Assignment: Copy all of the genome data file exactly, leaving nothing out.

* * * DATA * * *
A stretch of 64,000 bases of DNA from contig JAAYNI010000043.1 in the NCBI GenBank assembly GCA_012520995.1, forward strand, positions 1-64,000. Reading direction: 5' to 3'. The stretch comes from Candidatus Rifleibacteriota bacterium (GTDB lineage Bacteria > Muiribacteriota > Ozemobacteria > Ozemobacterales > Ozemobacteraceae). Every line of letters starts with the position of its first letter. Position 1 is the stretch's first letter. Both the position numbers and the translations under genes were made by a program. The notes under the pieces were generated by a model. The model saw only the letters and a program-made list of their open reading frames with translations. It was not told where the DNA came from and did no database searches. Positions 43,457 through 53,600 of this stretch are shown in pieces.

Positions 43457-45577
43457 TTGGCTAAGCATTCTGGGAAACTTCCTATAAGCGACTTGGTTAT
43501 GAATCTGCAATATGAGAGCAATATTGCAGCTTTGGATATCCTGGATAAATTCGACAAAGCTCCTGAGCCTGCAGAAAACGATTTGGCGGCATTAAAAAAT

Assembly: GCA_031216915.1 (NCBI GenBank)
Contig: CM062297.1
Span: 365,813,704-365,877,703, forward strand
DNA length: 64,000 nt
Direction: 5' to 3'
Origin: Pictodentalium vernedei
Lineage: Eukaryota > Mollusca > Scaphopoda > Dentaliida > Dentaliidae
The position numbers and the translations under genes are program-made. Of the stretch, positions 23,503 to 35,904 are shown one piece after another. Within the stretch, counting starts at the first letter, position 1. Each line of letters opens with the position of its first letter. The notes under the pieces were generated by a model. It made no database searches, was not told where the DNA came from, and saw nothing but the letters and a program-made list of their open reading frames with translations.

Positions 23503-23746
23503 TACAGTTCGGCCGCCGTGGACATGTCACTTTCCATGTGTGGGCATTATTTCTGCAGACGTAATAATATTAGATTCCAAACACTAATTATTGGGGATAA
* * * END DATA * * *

A stretch of 64,000 bases of DNA from contig JAAYNI010000043.1 in the NCBI GenBank assembly GCA_012520995.1, forward strand, positions 1-64,000. Reading direction: 5' to 3'. The stretch comes from Candidatus Rifleibacteriota bacterium (GTDB lineage Bacteria > Muiribacteriota > Ozemobacteria > Ozemobacterales > Ozemobacteraceae). Every line of letters starts with the position of its first letter. Position 1 is the stretch's first letter. Both the position numbers and the translations under genes were made by a program. The notes under the pieces were generated by a model. The model saw only the letters and a program-made list of their open reading frames with translations. It was not told where the DNA came from and did no database searches. Positions 43,457 through 53,600 of this stretch are shown in pieces.

Positions 43457-45577
43457 TTGGCTAAGCATTCTGGGAAACTTCCTATAAGCGACTTGGTTAT
43501 GAATCTGCAATATGAGAGCAATATTGCAGCTTTGGATATCCTGGATAAATTCGACAAAGCTCCTGAGCCTGCAGAAAACGATTTGGCGGCATTAAAAAAT

Assembly: GCA_031216915.1 (NCBI GenBank)
Contig: CM062297.1
Span: 365,813,704-365,877,703, forward strand
DNA length: 64,000 nt
Direction: 5' to 3'
Origin: Pictodentalium vernedei
Lineage: Eukaryota > Mollusca > Scaphopoda > Dentaliida > Dentaliidae
The position numbers and the translations under genes are program-made. Of the stretch, positions 23,503 to 35,904 are shown one piece after another. Within the stretch, counting starts at the first letter, position 1. Each line of letters opens with the position of its first letter. The notes under the pieces were generated by a model. It made no database searches, was not told where the DNA came from, and saw nothing but the letters and a program-made list of their open reading frames with translations.

Positions 23503-23746
23503 TACAGTTCGGCCGCCGTGGACATGTCACTTTCCATGTGTGGGCATTATTTCTGCAGACGTAATAATATTAGATTCCAAACACTAATTATTGGGGATAA